"Traditionally, researchers have defined how energy is utilized and transferred in the CFTR as a 'strict coupling' mechanism, meaning that one ATP molecule opens CFTR's gate, ions pass through and the ATP molecule is hydrolyzed and then the gate closes," Hwang said. "In this new model, we argue that the CFTR uses energy from ATP hydrolysis to carry out its function of chloride flow, but this coupling mechanism is more plastic than we thought and therefore could be subjective to manipulations by drugs such as Vx-770."
CFTR is part of a family of thousands of active transporter proteins called ABC proteins. Although CFTR may share many structural features with its ABC "cousins," as Hwang calls them, it has been unclear as to whether CFTR and its cousins may work in a similar manner.
The new idea of how the CFTR utilizes ATP to carry out its function may bear a broader implication because of the evolutionary relationship between CFTR and other ABC transporter proteins. It opens up a wide variety of therapeutic possibilities for other common diseases, such as cancer, heart disease and diabetes, Hwang said, since many other ABC proteins play critical roles in those human illnesses.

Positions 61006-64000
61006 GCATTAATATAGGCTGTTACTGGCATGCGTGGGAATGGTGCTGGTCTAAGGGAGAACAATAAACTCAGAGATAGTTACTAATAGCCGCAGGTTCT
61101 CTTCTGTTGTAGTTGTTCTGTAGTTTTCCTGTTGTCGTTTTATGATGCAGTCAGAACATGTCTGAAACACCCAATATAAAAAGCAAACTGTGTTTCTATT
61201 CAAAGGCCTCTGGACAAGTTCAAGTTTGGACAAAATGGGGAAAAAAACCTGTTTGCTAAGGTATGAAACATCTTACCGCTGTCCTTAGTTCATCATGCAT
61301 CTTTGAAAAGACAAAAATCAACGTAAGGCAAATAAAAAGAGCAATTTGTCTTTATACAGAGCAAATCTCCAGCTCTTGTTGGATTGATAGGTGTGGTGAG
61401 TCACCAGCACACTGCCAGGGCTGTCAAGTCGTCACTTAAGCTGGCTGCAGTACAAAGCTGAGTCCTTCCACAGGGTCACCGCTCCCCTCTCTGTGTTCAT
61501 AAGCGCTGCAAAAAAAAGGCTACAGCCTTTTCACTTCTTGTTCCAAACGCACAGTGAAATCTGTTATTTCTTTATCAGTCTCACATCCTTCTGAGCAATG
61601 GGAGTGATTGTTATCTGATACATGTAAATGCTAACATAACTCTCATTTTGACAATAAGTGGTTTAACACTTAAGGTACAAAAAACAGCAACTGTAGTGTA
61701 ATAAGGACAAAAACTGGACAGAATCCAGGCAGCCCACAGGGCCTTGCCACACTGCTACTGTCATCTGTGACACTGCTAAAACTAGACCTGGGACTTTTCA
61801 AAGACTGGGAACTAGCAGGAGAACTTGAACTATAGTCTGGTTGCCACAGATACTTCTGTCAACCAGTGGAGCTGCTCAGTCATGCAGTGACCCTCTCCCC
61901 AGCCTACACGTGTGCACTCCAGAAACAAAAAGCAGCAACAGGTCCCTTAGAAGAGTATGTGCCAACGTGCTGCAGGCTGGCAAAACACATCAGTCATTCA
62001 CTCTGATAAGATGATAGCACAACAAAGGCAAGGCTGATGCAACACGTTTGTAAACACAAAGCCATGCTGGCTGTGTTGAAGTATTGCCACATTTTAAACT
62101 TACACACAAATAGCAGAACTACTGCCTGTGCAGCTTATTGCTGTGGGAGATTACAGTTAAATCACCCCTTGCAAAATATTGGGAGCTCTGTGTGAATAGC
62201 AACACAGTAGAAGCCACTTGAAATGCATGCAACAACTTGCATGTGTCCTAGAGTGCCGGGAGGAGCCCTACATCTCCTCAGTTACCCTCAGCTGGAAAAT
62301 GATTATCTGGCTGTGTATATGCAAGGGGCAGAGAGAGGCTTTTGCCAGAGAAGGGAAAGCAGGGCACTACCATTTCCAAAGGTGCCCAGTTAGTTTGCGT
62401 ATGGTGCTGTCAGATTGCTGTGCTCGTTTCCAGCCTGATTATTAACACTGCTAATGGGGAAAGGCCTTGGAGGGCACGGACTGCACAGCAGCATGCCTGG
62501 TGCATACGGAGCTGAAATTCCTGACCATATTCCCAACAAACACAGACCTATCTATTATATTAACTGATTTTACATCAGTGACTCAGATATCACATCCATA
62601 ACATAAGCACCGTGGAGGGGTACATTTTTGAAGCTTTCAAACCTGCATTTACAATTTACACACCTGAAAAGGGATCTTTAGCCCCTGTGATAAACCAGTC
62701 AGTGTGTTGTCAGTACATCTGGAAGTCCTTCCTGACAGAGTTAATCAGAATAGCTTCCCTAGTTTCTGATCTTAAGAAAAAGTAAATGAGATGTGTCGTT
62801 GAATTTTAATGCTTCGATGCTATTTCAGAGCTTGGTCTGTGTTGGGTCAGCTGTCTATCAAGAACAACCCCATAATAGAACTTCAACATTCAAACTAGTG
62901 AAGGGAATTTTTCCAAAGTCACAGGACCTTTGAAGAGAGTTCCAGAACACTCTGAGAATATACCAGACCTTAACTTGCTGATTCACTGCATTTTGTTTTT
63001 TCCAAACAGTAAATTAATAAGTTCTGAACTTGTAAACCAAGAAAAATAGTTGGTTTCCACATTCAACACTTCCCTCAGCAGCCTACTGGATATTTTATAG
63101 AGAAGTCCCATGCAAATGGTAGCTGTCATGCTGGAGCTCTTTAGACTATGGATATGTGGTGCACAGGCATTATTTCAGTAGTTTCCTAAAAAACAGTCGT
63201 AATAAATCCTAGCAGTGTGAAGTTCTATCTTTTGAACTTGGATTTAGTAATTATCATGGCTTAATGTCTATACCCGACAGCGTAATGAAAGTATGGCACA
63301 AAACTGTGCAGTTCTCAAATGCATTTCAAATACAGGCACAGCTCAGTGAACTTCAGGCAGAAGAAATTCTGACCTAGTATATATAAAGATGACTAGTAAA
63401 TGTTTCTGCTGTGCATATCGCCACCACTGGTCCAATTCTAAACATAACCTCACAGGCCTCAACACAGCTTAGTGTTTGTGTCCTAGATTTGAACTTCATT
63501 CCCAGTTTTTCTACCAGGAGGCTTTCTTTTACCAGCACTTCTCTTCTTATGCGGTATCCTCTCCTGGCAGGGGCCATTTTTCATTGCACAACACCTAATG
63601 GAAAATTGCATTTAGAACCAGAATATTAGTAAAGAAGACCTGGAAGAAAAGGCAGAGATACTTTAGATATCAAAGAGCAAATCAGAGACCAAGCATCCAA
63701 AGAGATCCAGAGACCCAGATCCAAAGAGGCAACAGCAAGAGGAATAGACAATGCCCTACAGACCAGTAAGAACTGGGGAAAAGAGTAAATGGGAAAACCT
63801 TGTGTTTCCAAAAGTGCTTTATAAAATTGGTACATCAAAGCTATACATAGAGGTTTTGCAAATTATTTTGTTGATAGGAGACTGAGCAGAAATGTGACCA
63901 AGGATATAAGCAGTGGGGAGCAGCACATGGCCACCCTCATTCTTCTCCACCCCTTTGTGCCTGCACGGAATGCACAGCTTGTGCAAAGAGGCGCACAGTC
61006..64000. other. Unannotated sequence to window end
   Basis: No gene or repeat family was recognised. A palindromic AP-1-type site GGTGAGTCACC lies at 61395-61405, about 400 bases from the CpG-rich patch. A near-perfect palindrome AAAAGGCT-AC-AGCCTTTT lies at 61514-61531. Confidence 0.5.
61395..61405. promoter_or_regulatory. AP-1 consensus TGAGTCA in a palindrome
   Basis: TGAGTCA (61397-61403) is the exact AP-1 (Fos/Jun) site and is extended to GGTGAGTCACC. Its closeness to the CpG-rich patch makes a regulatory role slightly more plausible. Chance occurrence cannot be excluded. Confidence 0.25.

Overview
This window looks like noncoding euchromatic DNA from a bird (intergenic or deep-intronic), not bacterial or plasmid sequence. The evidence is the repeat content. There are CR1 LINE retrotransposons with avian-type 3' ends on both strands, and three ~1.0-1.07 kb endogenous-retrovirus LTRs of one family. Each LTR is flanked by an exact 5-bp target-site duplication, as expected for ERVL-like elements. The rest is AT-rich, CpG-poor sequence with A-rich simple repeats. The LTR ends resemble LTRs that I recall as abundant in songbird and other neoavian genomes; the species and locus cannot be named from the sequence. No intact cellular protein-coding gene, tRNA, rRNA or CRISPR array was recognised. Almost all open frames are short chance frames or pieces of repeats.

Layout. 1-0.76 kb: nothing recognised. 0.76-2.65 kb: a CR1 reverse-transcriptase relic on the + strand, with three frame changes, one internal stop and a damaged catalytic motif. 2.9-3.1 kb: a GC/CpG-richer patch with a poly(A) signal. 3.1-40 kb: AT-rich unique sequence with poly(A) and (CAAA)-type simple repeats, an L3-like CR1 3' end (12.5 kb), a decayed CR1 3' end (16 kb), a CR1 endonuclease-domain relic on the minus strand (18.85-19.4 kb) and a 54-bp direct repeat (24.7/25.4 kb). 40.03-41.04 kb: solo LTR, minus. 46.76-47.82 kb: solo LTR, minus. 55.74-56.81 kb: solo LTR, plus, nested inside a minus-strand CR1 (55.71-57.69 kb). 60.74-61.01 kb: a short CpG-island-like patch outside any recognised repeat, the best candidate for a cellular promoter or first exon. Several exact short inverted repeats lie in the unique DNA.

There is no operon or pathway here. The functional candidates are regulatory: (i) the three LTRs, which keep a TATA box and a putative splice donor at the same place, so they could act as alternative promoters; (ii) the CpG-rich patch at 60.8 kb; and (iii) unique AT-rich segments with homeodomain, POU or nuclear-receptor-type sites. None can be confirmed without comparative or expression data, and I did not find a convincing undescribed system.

"It's taken years for scientists to solve this particular puzzle about the CFTR protein," Hwang said. "Our recent study provides evidence that these ABC transporter proteins and CFTR, a chloride channel, are two peas in a pod. Mother nature employs the same structural framework with just a little bit of modification to do two totally different things. From a basic science perspective, it's a big deal."
Using electrophysiology techniques available at MU's Dalton Cardiovascular Research Center, Hwang's lab studied the opening and closing, or "gating," of the CFTR at the single-molecule level. By measuring the electrical current that reflects directly the movement of chloride ions through one single CFTR channel as it opens and closes, Hwang's lab is able to monitor the activity of a single CFTR molecule in real time.
"Single-channel recording provides a unique opportunity to observe conformational changes in a single CFTR molecule in real time," Sheppard said. "It's exciting to think about how the new models proposed by Dr. Hwang and his colleagues explain the action of Vx-770 and other transformational drugs that target the root cause of cystic fibrosis."
Source: University of Missouri School of Medicine